We have here a curious case where The Oklahoman thinks some of us are insufficiently taxed:
[S]ome Oklahoma counties have failed to assess properties at market value and collect the associated property taxes.
A study prepared by the Oklahoma Tax Commission at the request of State Auditor and Inspector Gary Jones and Oklahoma Watch found 52 of Oklahoma’s 77 counties failed to collect $192 million in property tax revenue in 2014. That shortfall was created by county assessors who didn’t appraise property at market values.
The big counties, which have their own systems, seem to be doing okay, but the smaller ones, part of a multi-county computer system, maybe not so much:
In Pottawatomie County, for example, the study concluded residential property valuations were 16 percent below market value, and commercial property valuations were 24 percent too low.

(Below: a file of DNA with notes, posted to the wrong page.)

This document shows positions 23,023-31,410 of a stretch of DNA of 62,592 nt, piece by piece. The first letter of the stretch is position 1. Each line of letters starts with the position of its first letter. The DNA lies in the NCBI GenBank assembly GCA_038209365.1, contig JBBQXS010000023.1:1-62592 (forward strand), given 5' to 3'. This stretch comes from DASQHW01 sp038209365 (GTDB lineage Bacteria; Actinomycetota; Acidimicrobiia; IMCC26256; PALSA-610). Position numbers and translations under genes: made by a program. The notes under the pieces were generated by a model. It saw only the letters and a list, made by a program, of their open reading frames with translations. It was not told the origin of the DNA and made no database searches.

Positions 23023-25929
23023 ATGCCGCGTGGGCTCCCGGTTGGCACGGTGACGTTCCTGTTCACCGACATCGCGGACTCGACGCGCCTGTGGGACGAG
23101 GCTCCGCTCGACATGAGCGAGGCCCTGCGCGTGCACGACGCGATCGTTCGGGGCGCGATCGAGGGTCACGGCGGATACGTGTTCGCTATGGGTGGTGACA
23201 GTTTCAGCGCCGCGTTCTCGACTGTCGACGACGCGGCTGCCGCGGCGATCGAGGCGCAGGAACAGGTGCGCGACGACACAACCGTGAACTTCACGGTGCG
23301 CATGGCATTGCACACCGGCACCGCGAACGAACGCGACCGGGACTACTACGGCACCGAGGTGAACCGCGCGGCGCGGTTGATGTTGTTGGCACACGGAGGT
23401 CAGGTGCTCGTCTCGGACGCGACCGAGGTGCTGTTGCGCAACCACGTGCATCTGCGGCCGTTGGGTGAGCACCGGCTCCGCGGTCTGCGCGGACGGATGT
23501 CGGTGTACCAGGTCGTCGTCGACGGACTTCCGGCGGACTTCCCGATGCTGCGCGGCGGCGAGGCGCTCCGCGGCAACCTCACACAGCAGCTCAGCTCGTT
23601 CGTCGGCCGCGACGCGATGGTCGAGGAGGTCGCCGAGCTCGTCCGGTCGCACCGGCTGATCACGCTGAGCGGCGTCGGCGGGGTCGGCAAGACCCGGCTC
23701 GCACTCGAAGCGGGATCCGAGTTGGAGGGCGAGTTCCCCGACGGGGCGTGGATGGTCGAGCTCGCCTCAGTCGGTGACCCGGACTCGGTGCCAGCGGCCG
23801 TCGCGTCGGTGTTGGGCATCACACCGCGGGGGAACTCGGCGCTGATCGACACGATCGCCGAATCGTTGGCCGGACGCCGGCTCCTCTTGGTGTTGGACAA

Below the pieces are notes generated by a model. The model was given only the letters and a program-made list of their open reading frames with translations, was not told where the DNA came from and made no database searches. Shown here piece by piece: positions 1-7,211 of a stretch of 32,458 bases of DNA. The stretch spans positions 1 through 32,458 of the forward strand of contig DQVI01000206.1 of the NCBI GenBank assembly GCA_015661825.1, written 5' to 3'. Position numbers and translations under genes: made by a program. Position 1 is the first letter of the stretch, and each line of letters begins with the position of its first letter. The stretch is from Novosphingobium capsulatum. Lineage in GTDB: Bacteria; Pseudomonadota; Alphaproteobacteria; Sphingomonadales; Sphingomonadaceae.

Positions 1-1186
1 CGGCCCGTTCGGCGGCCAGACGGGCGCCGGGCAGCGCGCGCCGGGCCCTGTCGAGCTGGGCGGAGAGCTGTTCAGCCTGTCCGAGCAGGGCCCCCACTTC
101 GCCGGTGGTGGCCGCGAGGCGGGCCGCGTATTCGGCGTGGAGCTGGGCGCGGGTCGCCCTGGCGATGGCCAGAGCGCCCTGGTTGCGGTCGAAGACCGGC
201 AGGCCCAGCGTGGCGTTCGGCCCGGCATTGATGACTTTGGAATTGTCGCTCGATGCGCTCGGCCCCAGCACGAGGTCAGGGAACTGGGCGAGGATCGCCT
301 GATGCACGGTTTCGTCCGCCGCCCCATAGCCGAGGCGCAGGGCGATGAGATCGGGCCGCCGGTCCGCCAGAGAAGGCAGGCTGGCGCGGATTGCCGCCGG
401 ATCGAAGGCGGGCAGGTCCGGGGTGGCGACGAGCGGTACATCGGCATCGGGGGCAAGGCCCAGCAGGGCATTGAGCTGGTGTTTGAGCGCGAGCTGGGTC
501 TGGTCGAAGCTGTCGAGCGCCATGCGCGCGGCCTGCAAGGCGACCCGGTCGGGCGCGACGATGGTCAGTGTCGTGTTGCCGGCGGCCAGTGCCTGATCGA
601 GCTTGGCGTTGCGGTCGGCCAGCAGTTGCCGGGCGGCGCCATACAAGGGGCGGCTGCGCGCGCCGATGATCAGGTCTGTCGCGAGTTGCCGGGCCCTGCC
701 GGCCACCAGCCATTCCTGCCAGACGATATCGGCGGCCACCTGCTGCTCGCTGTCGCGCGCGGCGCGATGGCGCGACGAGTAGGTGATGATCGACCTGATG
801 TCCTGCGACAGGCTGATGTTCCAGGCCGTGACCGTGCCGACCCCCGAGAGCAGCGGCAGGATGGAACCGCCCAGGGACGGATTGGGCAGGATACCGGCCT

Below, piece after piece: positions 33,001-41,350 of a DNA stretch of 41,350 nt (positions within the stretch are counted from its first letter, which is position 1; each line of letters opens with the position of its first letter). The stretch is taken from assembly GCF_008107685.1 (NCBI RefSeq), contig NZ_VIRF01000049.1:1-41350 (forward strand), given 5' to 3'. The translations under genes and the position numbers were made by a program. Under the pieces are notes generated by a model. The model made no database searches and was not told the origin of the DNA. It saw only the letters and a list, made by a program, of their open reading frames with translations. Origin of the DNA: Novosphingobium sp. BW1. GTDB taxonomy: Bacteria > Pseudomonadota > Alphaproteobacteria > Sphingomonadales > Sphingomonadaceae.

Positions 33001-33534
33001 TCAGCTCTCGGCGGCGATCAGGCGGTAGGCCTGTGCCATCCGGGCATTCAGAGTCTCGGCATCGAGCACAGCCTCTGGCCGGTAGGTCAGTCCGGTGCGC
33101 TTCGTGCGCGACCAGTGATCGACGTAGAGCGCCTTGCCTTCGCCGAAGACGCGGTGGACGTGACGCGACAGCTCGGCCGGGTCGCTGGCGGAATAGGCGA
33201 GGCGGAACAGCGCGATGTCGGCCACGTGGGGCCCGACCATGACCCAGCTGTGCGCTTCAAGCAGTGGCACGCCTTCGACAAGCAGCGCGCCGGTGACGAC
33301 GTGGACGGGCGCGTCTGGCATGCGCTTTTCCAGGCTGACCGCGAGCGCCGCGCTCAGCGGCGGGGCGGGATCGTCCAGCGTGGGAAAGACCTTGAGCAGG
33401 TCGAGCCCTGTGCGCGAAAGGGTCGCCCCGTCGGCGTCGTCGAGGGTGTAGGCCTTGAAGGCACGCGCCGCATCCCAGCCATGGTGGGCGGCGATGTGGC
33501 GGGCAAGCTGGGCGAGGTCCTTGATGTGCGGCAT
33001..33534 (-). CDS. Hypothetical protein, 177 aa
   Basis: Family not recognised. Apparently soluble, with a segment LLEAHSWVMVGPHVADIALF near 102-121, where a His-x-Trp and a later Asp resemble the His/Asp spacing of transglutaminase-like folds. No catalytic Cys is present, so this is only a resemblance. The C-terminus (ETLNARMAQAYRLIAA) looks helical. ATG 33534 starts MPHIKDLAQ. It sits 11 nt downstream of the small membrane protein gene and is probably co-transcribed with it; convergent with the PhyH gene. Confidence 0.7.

In Pittsburg County, residential properties were 19 percent undervalued and commercial property was 54 percent below market rates.
Assessors in 16 counties have done such a bad job that the state Board of Equalization has warned that those counties’ assessors could have their paychecks suspended and their offices taken over by the state. Those counties are Adair, Bryan, Choctaw, Coal, Haskell, Johnston, Latimer, McCurtain, Murray, Nowata, Okfuskee, Pittsburg, Pontotoc, Pushmataha, Seminole and Texas.
Of course, trying to fix this will cause all manner of wailing and gnashing of teeth.